By MICHAEL SMITH World Scene Writer Michael Smith firstname.lastname@example.org
It was probably the worst show on Earth.
Johnathan Lee Iverson was about 8 years old when he attended his first circus. He was excited. His eyes were wide with wonder.
It didn’t last.
“I just remember my disappointment, like going to see the ‘living unicorn,’ and what I saw was really a goat, and it had probably been disfigured in some way,” he recalled. “It was terrible.”
It was an unpromising beginning to Iverson’s connection to circus life, which has become his home and his career.
The man with the big personality and even bigger voice is entering his 15th year as ringmaster of Ringling Bros. and Barnum & Bailey Circus. He arrives for four shows at the BOK Center this weekend, with all of the clowns, elephants and amazing performers that make it “The Greatest Show on Earth.”
Iverson has been donning the colorful outfits and bejeweled top hats and welcoming guests around the world to more than 350 shows each year, with a smile on his face and a song in his heart.
It’s been quite a run for a man who trained to be an opera singer after his Boys Choir of Harlem appeared at a show along with famed tenor Placido Domingo (“I didn’t know Placido from a ham sandwich, but when I heard him sing, I knew what I wanted to do,” Iverson said).
Many years later, Iverson attended an audition for a dinner theater, the director of which was helping the circus look for a ringmaster — a singing ringmaster, to be precise.
“There are three types of circus people,” Iverson explains, telling his many stories with a heady mix of humor and sarcasm. “There are ‘circus babies,’ and it’s their destiny to do this. Their family was in the circus, and they’re going to be in the circus. There are the ‘circus runaways,’ and these are often clowns — or as they tell me, funny people trying to be normal. Maybe they went to college, but then they come to Ringling’s clown college. It’s their calling.”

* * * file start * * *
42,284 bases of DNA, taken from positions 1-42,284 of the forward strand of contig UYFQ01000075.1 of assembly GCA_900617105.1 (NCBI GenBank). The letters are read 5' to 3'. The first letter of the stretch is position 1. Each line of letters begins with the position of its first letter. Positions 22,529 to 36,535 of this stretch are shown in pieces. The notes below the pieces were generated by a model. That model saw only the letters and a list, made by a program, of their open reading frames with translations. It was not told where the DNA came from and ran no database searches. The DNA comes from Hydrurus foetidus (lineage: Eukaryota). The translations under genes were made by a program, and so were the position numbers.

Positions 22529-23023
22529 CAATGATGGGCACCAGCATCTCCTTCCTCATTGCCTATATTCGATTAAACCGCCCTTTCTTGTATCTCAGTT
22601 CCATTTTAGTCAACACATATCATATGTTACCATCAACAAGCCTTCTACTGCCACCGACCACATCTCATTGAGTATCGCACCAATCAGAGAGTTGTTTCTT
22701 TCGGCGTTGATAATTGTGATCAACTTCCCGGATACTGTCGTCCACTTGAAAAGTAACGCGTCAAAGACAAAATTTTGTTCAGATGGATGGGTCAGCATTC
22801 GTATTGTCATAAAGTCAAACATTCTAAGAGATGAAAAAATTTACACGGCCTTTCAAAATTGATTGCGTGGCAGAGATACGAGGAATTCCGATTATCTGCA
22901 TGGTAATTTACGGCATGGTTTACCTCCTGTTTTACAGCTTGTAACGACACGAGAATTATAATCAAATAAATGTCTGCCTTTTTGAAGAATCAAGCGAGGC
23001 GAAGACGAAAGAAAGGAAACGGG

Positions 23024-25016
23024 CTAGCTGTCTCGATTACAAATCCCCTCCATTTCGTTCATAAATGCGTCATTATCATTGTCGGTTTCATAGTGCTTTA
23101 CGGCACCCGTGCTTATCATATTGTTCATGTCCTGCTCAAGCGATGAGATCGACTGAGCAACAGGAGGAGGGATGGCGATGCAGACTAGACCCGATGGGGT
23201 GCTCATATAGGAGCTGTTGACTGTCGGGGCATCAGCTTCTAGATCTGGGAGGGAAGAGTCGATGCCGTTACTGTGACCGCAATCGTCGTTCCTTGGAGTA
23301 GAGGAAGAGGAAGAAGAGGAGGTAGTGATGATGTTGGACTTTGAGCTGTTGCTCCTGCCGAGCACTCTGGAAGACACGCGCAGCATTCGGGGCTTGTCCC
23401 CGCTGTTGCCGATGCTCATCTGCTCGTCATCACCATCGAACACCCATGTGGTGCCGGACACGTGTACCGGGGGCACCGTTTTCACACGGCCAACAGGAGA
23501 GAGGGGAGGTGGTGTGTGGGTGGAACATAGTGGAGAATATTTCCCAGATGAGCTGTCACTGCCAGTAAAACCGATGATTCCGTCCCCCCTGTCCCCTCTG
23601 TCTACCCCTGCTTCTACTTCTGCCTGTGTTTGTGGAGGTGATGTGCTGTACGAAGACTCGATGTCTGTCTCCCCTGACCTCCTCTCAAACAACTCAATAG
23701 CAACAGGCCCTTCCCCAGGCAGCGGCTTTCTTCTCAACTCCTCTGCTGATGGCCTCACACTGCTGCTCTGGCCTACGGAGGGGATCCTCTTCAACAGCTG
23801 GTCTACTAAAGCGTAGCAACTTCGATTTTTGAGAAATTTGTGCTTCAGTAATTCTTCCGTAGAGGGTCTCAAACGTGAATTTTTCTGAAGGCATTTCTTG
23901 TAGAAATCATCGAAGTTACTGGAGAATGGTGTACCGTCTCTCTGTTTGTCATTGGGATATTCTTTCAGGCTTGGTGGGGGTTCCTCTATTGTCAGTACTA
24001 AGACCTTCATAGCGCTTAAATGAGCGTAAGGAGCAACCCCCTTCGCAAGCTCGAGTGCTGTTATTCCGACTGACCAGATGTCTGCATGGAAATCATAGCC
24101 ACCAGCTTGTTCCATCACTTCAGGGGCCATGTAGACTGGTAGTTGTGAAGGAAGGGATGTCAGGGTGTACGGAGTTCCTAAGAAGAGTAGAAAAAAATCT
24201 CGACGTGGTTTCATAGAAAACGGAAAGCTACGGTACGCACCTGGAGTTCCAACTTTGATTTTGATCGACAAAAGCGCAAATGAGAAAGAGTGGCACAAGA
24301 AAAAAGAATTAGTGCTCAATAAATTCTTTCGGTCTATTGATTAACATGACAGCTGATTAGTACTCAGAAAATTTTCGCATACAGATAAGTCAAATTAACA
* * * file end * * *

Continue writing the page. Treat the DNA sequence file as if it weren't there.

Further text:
So what does that make Iverson?
“The third is the ‘circus opportunist.’ It’s a job, and you know if it’s for you after just a few weeks, and if the sawdust gets in your veins, you are ‘circus.’ Some are allergic to it and leave this fascinating community of very different people who become your family.”
The ringmaster travels year-round with his wife, Priscilla (“As the show’s production manager, she gets to run both my life and my job”) and his two children (the circus has its own very colorful school).
But his extended family is huge. It is the circus family, including all those clowns and the trapeze artists.
It includes the women of “the human chandelier” act, eight of whom were seriously injured May 4 in Rhode Island when their “hair-hanging” apparatus fell during a performance, dropping the women 30 feet when a cable broke.
The act, which had been part of this year’s new “Legends” show, will not be part of the performances at the BOK Center.
“Safety is our main priority, and it’s never lost on anyone that at some point, this wonderful, ‘living dream,’ as Ernest Hemingway called the circus, can be violently interrupted,” Iverson said. “It’s never lost on us, and it’s why we train as hard as we do. The craft is like a religious undertaking.”
It’s probably important to note that the accident was so shocking because it so rarely happens with Ringling Bros. and Barnum & Bailey Circus.
“Part of the lure of circus is that danger is looming, but when people come to ‘The Greatest Show on Earth,’ they don’t come to see an accident. They come for the dream,” Iverson said.
“They come to see humanity and animals at their liveliest and at their best, and how far we can take it all, and that’s exciting and thrilling. We push the boundaries.”
He said the women are “recovering incredibly well, because when it happened, I just assumed that I was going to be burying one of my friends.
“They’re so tough and so stubborn and so supportive of each other. When it happened, all of them were wondering the same thing — How are my friends? Are they being taken care of?
“These women are all on the mend, and we’re all really happy. They’re our family.”
Ringling Bros. and Barnum & Bailey Circus presents two free events:
Reading and clowning fun on Thursday at 10 a.m. at Hardesty Regional Library, 8316 E. 93rd St.: The circus’ clowns present a special comedic demonstration while encouraging kids to read, performing at the library’s Connor’s Cove Children’s Theater.
Popsicle party with elephants on Friday at 4 p.m. at the BOK Center, on the grassy area beside the main ticket-office area: Watch Asian elephants tackle watermelons and frozen treats, while visitors receive their own complimentary treats in ice pops provided by Blue Bell Creameries.